Medical Education and Training
Current medical training programs in internal medicine are taught by sub-specialists, who provide less desirable role models for students. The results of this may include unnecessary tests and consequent findings of "incidentalomas," which further add to costs of tests and treatments. Efforts to significantly enlarge the cadre of broad-based internists and family physicians teaching in medical schools and residency training programs may help to reduce the costs of medical care.
It has been reported that Medicare utilization is 50% higher than private health insurance, with no better outcomes and with a 37% increase in hospital costs for Medicare patients. Price controls have clearly promoted ways to maximize reduced reimbursement and also have shifted payments to private insurance companies. Fraud and abuse are enormous, as noted by a 2010 report by the Government Accountability Office, which found that "improper payments" account for $70 billion of Medicare spending.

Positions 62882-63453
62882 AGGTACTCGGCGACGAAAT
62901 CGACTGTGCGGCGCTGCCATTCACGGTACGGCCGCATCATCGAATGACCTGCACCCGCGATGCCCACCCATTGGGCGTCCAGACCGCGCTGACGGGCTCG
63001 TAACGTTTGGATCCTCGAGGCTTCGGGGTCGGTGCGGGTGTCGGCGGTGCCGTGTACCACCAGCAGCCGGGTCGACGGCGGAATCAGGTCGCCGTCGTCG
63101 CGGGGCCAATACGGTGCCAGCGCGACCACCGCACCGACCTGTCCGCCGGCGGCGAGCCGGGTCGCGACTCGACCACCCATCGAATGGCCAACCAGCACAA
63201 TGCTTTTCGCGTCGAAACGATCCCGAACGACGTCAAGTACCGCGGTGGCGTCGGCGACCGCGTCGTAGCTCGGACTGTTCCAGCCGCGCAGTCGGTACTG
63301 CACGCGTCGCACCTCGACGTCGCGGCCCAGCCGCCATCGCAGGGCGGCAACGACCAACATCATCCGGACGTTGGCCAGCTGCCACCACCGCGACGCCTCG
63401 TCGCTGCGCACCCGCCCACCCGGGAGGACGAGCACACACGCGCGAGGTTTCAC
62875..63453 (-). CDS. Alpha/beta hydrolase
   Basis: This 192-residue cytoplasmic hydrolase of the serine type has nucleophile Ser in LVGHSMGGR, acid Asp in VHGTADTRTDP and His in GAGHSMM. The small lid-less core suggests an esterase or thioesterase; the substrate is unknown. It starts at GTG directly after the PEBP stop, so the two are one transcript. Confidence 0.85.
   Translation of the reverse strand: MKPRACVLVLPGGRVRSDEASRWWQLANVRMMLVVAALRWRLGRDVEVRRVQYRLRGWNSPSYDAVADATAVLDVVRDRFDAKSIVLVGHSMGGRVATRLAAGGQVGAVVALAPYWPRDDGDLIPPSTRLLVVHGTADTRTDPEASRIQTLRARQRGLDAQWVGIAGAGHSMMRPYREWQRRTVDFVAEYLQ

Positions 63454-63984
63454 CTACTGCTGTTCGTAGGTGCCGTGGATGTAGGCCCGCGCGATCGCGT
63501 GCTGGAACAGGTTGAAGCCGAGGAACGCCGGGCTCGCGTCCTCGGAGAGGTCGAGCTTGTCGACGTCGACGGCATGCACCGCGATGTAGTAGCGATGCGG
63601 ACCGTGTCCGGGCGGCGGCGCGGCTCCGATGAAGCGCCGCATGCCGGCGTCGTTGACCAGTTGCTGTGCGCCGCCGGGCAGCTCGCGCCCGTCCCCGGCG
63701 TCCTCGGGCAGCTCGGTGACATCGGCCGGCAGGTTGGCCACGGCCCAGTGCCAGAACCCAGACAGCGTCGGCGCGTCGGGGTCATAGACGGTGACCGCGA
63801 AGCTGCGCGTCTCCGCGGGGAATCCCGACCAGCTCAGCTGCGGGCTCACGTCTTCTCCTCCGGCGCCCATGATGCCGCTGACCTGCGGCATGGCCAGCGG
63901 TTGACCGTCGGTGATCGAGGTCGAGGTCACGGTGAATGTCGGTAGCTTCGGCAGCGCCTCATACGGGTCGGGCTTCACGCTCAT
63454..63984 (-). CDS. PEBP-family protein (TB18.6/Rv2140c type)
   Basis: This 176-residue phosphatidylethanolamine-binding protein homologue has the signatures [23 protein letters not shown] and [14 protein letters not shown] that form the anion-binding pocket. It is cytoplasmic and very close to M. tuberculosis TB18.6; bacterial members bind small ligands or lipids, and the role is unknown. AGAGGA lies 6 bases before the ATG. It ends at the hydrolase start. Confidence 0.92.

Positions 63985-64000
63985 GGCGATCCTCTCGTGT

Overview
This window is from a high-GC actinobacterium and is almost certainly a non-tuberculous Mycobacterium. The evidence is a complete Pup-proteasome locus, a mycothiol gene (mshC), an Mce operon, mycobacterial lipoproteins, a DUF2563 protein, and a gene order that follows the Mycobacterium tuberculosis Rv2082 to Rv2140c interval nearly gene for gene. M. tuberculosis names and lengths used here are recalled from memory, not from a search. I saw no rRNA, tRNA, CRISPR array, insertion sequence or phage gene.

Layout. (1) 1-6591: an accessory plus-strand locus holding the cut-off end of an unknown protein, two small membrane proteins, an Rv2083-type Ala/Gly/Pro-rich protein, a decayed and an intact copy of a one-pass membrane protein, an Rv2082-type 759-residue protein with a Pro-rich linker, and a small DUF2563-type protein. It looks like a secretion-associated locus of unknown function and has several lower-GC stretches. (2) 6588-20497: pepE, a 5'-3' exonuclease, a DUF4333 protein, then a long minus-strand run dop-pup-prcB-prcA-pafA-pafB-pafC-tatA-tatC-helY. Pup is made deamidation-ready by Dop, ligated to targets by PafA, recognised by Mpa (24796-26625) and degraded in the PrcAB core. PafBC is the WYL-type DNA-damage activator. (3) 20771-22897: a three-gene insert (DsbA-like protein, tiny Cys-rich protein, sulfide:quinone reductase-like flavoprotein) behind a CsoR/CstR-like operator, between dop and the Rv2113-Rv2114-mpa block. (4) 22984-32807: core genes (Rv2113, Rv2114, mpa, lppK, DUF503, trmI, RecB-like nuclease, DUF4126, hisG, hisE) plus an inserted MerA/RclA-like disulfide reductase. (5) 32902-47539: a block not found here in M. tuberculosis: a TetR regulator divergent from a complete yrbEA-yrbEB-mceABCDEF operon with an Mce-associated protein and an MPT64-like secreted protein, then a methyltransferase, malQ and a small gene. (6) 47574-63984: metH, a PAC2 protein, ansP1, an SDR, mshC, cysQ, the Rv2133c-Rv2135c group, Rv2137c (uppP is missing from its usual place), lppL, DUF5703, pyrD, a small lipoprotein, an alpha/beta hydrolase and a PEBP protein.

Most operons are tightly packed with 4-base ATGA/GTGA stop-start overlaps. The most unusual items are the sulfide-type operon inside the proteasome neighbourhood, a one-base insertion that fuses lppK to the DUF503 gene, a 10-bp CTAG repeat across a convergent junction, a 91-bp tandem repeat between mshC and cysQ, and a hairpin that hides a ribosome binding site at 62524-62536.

Finally, the increasing use of hospitalists has been noted to decrease the amount of time patients spend in hospital, thereby decreasing costs, but is offset by higher medical costs after discharge.
J Community Health. 2012;37(4):888-896. © 2012 Springer
Springer Science+Business Media